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I'm using dynamoDB with boto, and having a bit of a problem in the design/query of my table.

I'd like my data to look something like

hash_key    account_id    mykey
1           12345         myvalue1
2           12345         myvalue2
3           12345         myvalue3
4           123456        myvalue4

And then retrieve all data for account 12345. Looking at the boto docs, I always need to have the hash_key available. I know how I would query this standard SQL / MongoDB, but I can't find a solution for boto. I assume this is possible? Thanks!

EDIT: This seems to work

hash_key    range_key    mykey
12345       12568        myvalue1
12345       53890        myvalue2
12345       12322        myvalue3
123456      23432        myvalue4

Followed by

> res = table.query(hash_key='12345')
> for item in res:
>    print i

Since I want to grab all the entries with account # 12345, regardless of the range_key, I need to query instead of get_item

share|improve this question
Did you ever experience a 'UnknownFilterTypeError' when querying like this? – ing0 Oct 20 '13 at 13:46
up vote 5 down vote accepted

I would use the account_id as the hash_key along with some range_key to differentiate them.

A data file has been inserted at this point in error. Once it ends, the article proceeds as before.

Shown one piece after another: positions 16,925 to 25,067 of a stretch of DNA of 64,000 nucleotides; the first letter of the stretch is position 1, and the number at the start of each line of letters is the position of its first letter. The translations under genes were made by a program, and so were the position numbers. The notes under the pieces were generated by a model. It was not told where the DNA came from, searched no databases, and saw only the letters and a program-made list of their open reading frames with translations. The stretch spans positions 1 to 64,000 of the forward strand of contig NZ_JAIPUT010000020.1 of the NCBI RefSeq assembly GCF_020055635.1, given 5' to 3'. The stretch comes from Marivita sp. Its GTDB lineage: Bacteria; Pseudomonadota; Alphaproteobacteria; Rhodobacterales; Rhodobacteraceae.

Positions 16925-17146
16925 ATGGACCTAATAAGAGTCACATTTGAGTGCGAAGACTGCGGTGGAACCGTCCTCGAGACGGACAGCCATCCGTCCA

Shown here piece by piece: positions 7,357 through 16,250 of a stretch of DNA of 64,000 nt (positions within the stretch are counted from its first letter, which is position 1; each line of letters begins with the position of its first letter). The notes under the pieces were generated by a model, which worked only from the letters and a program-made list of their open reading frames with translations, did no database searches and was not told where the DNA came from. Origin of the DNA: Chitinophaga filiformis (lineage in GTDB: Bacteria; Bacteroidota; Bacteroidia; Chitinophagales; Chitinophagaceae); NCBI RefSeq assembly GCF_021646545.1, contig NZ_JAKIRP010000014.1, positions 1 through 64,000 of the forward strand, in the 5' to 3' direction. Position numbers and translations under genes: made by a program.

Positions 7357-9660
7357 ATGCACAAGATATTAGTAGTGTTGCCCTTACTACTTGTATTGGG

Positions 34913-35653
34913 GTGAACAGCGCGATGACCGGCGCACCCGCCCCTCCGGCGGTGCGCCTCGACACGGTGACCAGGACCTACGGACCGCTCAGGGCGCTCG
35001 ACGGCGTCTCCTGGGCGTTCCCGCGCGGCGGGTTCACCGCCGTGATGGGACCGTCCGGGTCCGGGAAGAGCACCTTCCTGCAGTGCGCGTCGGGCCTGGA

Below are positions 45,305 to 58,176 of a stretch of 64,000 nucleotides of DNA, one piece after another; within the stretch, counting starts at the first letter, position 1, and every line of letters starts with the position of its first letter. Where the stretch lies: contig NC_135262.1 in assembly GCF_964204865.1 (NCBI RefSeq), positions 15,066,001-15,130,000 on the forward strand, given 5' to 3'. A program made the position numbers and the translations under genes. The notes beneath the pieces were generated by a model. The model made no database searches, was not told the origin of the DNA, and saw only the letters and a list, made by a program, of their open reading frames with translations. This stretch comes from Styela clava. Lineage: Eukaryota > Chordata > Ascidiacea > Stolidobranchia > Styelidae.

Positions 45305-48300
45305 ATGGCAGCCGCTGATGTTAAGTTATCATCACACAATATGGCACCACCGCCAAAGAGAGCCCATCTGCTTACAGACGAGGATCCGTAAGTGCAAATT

In DynamoDB, the primary key is composed of a (hash_key, range_key) range_key being optional. This tuple needs to be unique. Note that you will need the whole tuple to access a given element with get_item.

Having an 'auto_increment' hash_key is a bad habit from the SQL world.

If you want to know more on this subject, I wrote some background do on modeling data in the dynamodb-mapper documentation: http://dynamodb-mapper.readthedocs.org/en/latest/api/model.html#auto-increment-when-to-use

share|improve this answer
that's what I wanted originally, but the hash_key needs to be unique! – L-R Sep 18 '12 at 20:49
Yeah, use range_key to differentiate them. If you have more background on the model, I can try to suggest one. – yadutaf Sep 18 '12 at 20:51
I see - just tested, and indeed dynamoDB allows the same hash_key if you add the range_key. I guess the value I give to range_key is irrelevant (as long as it's unique), since I only use it to differentiate the entries? The data are actually GPS points that are inserted periodically. Thanks! – L-R Sep 18 '12 at 20:57
You're welcome. I updated my answer to reflect your comment. Note that you will need the whole (hash_key, range_key) tuple to access a random element. Btw, If this solves your issue, you may consider accepting this answer :) – yadutaf Sep 18 '12 at 21:08
Also added an edit - looks like query is what I was after - not sure of the performance implications here though. – L-R Sep 18 '12 at 21:17

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